No decision stands on its own. Decisions by one actor affect other actors in the enterprise and ecosystem, and vice versa. Decision making needs to become much more connected, on all levels — not only hierarchically (strategic > tactical > operational), but also in a networked sense. Sharing of data and insights across organizational boundaries is critical.
Decision alternatives need to be evaluated in a context-sensitive manner, beyond the scope of the individual event or transaction. Organizations often neglect to give their own business data and analytics the same personalization that they know a consumer would expect.
Organizations must be as responsive as possible to opportunities and disruptions. Decision making is becoming a much more continuous process in which organizations need to keep their options open.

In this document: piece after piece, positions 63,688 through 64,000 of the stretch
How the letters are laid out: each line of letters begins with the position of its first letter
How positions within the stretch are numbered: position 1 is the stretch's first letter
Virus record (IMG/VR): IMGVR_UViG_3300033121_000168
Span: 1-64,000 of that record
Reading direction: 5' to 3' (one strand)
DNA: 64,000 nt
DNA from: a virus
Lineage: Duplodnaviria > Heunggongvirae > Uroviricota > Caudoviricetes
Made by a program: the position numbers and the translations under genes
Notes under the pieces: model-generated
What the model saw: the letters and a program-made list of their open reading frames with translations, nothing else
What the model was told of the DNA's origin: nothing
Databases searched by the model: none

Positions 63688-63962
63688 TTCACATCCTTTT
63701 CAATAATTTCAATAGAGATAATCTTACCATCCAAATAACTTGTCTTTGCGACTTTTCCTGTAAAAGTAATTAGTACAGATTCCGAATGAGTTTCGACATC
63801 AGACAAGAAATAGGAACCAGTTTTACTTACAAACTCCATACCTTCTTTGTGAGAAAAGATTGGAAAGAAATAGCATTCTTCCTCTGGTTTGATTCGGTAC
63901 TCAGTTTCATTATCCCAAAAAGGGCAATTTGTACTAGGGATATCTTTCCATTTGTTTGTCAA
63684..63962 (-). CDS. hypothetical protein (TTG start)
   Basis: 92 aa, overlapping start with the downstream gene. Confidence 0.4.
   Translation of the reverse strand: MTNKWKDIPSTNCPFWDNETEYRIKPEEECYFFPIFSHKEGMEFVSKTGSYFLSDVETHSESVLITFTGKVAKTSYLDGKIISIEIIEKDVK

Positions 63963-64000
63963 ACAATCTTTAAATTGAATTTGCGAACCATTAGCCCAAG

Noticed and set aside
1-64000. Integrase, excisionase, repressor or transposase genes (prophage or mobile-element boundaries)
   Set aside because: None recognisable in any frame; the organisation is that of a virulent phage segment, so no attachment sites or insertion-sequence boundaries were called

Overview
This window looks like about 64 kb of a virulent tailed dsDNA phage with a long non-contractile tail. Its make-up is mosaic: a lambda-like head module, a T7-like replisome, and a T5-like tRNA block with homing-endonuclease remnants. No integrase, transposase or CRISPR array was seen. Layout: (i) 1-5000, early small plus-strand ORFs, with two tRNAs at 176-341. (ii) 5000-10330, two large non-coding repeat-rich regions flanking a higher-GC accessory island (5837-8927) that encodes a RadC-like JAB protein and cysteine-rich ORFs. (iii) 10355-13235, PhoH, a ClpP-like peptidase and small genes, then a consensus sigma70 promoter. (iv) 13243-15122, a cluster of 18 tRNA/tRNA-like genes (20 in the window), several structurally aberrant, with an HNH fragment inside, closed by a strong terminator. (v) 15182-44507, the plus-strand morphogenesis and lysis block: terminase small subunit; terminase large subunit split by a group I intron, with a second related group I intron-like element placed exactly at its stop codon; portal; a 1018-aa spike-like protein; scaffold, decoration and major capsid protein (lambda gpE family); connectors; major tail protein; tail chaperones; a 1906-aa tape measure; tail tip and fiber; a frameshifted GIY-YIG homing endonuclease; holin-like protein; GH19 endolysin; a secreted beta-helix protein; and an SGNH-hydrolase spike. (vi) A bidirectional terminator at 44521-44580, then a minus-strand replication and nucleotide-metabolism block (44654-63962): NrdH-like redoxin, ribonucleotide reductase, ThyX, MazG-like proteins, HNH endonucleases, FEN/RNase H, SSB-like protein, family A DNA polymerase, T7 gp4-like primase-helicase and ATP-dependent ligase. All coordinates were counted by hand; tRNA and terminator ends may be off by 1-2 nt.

Effective decision making — that is connected, contextual and continuous — results in a host of business benefits, including greater transparency, accuracy, scalability and speed.
What decision making traditionally looks like
Effective decision making is also much more inclusive. It takes all necessary stakeholders into account and is collaborative. It scrutinizes multiple aspects of a business opportunity and takes place where it matters most to your customer, citizen or organization.
Consider a midsize industrial parts company. Traditionally, supply chain decisions were made by discrete, siloed teams, one at a time. They didn’t consider the scope of the supply chain, much less other interconnections like the impact on order-to-cash.
The company’s decision making might work, but does it work well? Further, does it work well in the era of digital acceleration?
What reengineered, effective decision making looks like
Consider how to make these decisions with a connected, contextual and continuous mindset. The conversations begin much earlier in the process and include more stakeholders asking what data and which insights would enable a more impactful outcome.
What if we wanted to optimize the decision for both production and the supply chain? How do we then predict the conditions that would cause a change to our playbook before they occurred?